10.12.18

Leahy Joins Durbin, Boozman And Others In Pressing President Trump On Decision To Continue Providing Assistance To Countries That Use Child Soldiers

Still today, there are estimated tens of thousands of children fighting in active conflicts around the world

WASHINGTON (FRIDAY, Oct. 12, 2018) — Senator Patrick Leahy (D-VT) is among the senators who Friday pressed President Trump for information regarding his recent decision to invoke troublingly broad waivers for continued United States military assistance to countries that use child soldiers — assistance prohibited under the Child Soldier Prevention Act of 2008, which was originally introduced by Durbin and former-Senator Sam Brownback (R-KS).

The letter was sent by Leahy and Senators Dick Durbin (D-IL), John Boozman (R-AR), Amy Klobuchar (D-MN), Patty Murray (D-WA), Ben Cardin (D-MD) and Sheldon Whitehouse (D-RI).

The Child Soldier Prevention Act of 2008 bans the U.S. from providing military assistance or arms sales to governments that use children in combat, but the president may waive the application of the law for specific countries if it is deemed to be in the national interest. In his September 28, 2018, memorandum, President Trump waived Iraq, Mali, Niger, Nigeria, Somalia, South Sudan, and Yemen.

“While we recognize there are challenging and important security interests in many of these nations, the United States and its allies should be doing everything possible to end military support for governments that engage in the abhorrent practice of using child soldiers and to also help reintegrate such children back into their families and society. Using sweeping waivers to continue such assistance undermines such efforts and the spirit of the law,” the senators wrote.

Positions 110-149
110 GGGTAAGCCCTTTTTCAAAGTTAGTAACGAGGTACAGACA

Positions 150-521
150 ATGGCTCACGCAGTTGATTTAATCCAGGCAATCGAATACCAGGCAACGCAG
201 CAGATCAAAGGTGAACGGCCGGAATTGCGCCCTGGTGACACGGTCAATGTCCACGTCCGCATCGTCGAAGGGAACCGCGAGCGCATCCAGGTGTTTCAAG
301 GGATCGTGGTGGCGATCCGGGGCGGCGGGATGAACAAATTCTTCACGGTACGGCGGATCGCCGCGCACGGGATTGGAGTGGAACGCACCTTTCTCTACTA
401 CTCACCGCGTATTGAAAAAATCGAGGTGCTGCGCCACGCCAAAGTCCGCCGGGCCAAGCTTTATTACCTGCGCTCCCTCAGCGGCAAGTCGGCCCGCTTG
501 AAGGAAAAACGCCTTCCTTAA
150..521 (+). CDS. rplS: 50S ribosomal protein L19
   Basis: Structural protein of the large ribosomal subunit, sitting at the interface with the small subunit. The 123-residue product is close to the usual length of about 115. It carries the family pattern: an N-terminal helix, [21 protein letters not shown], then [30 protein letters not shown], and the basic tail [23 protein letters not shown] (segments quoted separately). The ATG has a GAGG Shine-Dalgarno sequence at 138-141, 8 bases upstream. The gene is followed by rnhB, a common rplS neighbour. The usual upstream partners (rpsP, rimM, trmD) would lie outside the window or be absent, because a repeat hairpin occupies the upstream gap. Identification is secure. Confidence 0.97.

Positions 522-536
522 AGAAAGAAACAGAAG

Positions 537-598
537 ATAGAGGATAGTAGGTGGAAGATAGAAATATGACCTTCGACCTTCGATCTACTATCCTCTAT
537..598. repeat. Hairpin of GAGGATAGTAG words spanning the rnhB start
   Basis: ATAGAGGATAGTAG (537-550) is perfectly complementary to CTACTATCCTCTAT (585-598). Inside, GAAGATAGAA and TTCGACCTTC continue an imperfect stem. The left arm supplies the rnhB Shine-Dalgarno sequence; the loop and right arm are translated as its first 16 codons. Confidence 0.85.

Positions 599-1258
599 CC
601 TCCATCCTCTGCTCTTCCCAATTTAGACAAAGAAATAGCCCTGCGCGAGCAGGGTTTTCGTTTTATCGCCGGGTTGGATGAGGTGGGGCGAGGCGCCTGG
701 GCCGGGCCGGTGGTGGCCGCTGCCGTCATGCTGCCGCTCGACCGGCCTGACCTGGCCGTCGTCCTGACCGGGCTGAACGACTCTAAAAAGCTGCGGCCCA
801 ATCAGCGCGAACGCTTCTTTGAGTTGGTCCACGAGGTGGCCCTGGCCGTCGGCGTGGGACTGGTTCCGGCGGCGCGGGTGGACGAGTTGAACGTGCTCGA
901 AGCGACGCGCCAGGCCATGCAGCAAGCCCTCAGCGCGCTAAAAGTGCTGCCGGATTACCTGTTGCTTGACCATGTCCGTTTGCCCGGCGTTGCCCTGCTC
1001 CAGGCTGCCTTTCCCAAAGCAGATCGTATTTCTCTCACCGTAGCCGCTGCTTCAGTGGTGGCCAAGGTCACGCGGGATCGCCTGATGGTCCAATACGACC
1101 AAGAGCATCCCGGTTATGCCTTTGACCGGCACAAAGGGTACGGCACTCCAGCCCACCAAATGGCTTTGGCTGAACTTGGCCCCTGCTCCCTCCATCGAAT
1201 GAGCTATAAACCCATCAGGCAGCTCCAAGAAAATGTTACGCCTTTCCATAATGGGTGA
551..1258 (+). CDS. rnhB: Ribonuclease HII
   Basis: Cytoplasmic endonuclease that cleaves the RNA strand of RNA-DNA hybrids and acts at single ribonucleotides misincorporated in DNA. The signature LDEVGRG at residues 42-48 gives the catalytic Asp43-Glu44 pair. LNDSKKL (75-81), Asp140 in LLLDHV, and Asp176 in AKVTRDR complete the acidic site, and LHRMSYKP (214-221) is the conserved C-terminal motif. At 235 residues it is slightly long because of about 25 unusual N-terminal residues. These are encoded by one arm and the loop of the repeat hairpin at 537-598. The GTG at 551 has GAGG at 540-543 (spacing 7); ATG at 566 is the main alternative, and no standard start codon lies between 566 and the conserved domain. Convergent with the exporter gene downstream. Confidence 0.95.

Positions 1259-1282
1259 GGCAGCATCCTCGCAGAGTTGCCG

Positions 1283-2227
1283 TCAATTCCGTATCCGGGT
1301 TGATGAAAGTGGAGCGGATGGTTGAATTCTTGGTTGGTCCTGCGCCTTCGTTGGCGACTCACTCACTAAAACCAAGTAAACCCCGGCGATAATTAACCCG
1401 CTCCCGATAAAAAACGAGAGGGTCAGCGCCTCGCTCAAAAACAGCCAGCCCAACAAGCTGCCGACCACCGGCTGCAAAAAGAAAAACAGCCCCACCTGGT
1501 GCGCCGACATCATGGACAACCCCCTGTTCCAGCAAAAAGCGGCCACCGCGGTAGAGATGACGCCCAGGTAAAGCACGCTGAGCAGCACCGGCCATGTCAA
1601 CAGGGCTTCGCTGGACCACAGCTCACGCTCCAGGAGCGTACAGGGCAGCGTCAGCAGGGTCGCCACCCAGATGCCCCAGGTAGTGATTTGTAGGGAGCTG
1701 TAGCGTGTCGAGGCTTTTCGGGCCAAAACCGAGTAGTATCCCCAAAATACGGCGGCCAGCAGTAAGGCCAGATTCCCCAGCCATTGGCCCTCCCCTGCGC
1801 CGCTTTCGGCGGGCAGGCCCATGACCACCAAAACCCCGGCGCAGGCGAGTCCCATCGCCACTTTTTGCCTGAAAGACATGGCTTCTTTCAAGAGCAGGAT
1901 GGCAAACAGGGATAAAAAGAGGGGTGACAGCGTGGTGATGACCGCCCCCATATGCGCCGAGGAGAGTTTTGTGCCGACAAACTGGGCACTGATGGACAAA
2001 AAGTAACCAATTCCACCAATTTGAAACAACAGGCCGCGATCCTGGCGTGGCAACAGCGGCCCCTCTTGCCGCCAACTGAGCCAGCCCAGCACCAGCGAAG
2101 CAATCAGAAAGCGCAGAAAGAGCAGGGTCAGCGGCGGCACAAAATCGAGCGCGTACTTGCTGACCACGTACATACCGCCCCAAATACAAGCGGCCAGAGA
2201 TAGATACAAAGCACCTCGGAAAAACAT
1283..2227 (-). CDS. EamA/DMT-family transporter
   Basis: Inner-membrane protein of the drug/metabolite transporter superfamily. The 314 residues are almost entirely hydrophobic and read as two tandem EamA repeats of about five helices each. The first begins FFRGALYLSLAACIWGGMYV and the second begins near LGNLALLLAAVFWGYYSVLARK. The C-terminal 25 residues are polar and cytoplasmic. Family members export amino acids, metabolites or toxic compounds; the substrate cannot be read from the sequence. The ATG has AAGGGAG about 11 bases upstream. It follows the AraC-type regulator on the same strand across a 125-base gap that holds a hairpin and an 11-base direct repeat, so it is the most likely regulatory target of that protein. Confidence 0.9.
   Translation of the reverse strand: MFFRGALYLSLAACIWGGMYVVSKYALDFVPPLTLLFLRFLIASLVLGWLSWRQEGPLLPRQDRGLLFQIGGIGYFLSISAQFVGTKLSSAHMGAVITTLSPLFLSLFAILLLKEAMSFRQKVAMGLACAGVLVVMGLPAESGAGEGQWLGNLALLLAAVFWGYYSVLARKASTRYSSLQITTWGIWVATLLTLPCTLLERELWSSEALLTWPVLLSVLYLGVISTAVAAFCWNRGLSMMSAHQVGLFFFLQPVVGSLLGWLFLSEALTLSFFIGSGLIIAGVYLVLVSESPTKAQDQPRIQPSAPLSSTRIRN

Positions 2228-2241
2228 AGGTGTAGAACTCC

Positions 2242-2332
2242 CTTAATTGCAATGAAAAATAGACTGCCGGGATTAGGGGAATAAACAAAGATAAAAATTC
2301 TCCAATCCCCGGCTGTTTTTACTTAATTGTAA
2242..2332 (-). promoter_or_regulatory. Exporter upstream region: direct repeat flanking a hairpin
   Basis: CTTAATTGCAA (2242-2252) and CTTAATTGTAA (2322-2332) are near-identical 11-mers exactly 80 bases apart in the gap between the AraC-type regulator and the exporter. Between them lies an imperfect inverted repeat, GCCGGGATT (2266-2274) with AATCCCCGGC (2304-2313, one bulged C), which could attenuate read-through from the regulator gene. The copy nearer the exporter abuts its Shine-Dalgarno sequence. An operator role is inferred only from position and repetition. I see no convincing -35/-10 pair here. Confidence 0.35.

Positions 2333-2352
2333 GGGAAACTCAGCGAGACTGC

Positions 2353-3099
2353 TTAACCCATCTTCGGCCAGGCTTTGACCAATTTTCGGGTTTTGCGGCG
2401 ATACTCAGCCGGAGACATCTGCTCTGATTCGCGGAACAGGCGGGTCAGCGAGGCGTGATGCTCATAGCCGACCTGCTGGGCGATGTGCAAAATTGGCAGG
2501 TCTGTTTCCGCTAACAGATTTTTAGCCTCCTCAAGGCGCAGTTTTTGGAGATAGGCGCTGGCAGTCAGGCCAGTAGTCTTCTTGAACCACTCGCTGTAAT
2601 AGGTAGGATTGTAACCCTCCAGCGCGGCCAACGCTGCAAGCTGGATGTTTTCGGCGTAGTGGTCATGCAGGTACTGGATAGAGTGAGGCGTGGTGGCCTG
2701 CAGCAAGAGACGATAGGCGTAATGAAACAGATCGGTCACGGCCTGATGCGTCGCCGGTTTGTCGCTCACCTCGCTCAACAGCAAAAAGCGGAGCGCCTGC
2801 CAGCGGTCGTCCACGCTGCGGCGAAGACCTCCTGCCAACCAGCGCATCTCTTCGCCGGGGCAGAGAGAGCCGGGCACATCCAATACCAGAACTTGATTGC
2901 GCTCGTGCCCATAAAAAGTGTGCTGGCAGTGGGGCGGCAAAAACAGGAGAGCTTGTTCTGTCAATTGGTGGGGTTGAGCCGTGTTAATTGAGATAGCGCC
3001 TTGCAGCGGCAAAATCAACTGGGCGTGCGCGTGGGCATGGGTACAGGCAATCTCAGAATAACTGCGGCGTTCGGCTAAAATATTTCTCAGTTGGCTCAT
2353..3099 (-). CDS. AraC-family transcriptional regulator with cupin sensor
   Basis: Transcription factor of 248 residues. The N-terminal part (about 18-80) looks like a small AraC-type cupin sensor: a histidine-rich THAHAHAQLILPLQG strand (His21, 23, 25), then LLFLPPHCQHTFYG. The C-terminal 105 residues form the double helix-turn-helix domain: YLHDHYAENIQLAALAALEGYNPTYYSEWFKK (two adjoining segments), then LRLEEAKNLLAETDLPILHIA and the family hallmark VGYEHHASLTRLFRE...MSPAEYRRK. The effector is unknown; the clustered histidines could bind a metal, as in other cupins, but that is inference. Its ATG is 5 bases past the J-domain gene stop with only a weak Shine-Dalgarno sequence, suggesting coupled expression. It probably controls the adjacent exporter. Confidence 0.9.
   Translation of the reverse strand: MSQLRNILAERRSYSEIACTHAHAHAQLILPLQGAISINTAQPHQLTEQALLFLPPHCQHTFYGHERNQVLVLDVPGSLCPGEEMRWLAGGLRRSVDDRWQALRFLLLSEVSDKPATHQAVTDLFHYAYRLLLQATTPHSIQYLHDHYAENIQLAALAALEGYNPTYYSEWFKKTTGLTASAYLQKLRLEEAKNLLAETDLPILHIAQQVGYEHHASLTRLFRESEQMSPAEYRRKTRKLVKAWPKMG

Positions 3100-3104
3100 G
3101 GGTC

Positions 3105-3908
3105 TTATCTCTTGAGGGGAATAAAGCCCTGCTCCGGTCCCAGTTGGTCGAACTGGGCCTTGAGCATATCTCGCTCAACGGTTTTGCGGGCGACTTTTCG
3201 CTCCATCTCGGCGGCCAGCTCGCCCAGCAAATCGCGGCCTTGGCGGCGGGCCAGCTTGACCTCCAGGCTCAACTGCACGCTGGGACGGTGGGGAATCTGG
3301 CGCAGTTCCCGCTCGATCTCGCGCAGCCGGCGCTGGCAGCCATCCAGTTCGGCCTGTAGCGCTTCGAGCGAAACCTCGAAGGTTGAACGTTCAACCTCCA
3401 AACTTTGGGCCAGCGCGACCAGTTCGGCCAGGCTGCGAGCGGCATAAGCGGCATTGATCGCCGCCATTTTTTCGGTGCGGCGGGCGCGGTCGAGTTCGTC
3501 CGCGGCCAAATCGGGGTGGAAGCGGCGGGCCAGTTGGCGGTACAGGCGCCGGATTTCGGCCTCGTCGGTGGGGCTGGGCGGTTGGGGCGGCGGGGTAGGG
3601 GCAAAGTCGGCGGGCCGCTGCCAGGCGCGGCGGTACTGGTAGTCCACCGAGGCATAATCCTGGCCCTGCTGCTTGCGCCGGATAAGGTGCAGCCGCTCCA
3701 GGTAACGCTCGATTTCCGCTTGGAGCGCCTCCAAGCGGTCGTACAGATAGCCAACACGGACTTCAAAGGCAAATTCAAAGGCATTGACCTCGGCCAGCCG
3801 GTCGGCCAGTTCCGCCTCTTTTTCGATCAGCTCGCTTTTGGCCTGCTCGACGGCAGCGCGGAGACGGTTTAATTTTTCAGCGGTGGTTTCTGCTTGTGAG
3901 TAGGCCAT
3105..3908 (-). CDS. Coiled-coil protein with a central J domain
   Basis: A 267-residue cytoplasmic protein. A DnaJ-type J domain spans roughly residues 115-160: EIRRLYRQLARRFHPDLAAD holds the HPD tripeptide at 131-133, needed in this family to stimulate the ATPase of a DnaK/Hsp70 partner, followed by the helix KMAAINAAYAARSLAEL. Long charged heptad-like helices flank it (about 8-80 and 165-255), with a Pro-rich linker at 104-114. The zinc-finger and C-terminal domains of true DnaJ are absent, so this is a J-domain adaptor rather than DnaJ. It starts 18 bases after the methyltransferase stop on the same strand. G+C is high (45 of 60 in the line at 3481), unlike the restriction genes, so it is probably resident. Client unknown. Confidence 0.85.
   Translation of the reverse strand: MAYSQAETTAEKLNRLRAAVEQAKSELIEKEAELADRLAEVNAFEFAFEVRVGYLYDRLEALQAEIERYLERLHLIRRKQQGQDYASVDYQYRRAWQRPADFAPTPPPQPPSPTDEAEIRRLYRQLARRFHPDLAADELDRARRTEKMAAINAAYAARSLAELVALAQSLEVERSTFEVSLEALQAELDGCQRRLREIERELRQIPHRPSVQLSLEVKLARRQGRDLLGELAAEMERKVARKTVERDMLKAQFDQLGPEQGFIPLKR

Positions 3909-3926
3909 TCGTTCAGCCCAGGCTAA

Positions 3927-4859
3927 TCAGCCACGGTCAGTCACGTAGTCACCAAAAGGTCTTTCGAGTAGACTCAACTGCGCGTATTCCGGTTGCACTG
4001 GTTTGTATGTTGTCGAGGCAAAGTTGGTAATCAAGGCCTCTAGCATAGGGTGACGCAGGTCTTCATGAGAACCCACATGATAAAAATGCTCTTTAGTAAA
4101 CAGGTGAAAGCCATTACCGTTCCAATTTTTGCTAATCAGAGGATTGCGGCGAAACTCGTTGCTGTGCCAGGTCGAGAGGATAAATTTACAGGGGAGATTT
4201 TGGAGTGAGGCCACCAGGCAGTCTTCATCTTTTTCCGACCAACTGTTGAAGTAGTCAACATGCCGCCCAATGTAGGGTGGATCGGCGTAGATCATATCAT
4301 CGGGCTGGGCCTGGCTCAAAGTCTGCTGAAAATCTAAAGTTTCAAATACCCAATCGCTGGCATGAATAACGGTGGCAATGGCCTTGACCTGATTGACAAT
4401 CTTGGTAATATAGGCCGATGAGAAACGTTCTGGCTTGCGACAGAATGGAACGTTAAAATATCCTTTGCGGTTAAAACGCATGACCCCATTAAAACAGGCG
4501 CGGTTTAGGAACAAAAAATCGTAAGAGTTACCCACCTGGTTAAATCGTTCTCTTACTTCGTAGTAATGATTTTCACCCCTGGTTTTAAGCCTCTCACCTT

Full text of the letter is available here and below:

October 12, 2018

Dear President Trump:

We write to request greater clarification on your decision to invoke a waiver for continued United States military assistance to countries that use child soldiers—assistance prohibited under the Child Soldier Prevention Act of 2008 (Public Law 110-457). This law was amended in 2013 (Public Law 113-4) to include similar restrictions on U.S. funding for international peacekeeping missions.

We helped draft the original Child Soldier Prevention Act out of concern that the use of child soldiers around the world remains far too common. Still today, there are estimated tens of thousands of children fighting in active conflicts around the world.

These young boys and girls fight on front lines of combat, serve as human mine detectors, participate in suicide missions, carry supplies, and act as spies, messengers, lookouts, and sex slaves—endangering their health and their lives. They are stigmatized and traumatized by their experiences and left with neither family connections nor skills to allow them to transition successfully into productive adult lives. Not only are they robbed of their childhoods, but the lasting effects remain with them for years if not entire lifetimes.

While we recognize there are challenging and important security interests in many of these nations, the United States and its allies should be doing everything possible to end military support for governments that engage in the abhorrent practice of using child soldiers and to also help reintegrate such children back into their families and society. Using sweeping waivers to continue such assistance undermines such efforts and the spirit of the law.

Sincerely,

cc: Secretary of State Mike Pompeo

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